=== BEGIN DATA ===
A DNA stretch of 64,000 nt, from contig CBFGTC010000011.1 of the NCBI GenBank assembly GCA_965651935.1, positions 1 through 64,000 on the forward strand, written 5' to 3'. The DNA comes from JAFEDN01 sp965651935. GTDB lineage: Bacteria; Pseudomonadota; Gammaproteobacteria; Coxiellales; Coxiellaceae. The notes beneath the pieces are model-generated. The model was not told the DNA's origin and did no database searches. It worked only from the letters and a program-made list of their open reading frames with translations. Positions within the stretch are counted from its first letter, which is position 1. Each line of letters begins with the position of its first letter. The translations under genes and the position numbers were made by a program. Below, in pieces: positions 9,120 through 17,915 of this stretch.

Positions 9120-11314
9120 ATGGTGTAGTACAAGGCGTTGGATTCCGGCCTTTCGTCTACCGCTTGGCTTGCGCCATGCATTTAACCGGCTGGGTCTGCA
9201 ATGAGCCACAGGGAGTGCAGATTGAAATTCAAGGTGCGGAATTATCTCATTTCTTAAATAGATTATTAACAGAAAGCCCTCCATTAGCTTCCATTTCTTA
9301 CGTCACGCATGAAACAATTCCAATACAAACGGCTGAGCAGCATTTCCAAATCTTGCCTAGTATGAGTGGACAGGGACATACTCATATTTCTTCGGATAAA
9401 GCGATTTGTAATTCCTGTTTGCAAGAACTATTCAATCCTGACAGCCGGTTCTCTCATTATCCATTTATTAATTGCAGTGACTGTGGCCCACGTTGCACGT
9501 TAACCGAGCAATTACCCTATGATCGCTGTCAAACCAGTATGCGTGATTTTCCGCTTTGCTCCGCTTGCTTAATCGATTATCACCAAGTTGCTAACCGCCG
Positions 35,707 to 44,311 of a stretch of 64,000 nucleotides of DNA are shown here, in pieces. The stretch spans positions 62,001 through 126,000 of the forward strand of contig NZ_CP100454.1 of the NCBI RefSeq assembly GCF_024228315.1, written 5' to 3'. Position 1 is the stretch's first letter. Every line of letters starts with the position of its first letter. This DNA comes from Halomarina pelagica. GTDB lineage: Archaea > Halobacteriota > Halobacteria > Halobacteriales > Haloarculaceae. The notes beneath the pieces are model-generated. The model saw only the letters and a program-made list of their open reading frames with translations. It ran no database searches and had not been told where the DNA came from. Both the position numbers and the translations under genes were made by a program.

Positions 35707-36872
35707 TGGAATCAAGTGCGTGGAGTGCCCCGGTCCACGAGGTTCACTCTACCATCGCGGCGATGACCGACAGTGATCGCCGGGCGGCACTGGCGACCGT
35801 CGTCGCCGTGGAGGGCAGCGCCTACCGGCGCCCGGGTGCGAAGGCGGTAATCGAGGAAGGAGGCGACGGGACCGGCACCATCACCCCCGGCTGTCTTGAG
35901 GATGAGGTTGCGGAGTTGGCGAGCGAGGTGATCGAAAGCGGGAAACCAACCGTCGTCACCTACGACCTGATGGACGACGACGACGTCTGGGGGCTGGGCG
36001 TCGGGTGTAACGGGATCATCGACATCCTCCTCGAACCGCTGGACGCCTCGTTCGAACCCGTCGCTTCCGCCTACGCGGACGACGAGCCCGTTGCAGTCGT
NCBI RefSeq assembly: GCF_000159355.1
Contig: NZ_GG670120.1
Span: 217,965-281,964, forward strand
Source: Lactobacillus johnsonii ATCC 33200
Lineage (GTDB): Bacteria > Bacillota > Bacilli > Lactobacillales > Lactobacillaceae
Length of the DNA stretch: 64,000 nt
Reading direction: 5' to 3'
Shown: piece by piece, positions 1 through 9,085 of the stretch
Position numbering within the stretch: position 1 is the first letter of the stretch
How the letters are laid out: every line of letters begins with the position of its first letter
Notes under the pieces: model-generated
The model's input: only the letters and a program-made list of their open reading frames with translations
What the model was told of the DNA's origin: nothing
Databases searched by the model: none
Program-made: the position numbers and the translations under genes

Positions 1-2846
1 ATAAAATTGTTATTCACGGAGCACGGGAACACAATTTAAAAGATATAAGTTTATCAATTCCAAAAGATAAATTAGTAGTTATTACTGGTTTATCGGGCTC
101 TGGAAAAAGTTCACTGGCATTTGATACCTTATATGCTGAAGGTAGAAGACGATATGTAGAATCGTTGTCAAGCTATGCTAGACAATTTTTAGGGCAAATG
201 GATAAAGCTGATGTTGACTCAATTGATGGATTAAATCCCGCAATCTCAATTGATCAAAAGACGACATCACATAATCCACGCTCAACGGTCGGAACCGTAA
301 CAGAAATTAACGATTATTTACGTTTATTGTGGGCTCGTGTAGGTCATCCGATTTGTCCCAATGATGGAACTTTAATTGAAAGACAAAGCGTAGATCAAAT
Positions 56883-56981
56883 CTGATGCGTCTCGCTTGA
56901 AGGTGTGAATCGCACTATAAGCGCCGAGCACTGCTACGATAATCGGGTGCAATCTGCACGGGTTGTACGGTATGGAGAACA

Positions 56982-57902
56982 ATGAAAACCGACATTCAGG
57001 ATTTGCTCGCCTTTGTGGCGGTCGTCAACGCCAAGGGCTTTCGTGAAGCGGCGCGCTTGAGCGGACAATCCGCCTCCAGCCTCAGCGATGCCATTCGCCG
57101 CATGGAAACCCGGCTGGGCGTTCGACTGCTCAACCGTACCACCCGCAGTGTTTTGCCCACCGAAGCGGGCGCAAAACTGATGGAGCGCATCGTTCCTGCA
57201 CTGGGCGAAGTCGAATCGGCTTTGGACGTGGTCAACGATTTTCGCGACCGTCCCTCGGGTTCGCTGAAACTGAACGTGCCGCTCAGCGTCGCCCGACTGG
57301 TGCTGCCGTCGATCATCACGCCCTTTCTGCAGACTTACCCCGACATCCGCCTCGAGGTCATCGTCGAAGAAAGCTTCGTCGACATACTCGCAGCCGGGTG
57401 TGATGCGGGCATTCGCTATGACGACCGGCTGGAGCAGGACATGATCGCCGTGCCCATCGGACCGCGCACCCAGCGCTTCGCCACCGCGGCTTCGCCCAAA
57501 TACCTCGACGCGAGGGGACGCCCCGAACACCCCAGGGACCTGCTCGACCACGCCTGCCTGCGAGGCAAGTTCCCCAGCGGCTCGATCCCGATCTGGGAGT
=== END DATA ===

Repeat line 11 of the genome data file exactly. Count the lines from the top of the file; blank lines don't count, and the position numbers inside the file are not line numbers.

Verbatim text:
35801 CGTCGCCGTGGAGGGCAGCGCCTACCGGCGCCCGGGTGCGAAGGCGGTAATCGAGGAAGGAGGCGACGGGACCGGCACCATCACCCCCGGCTGTCTTGAG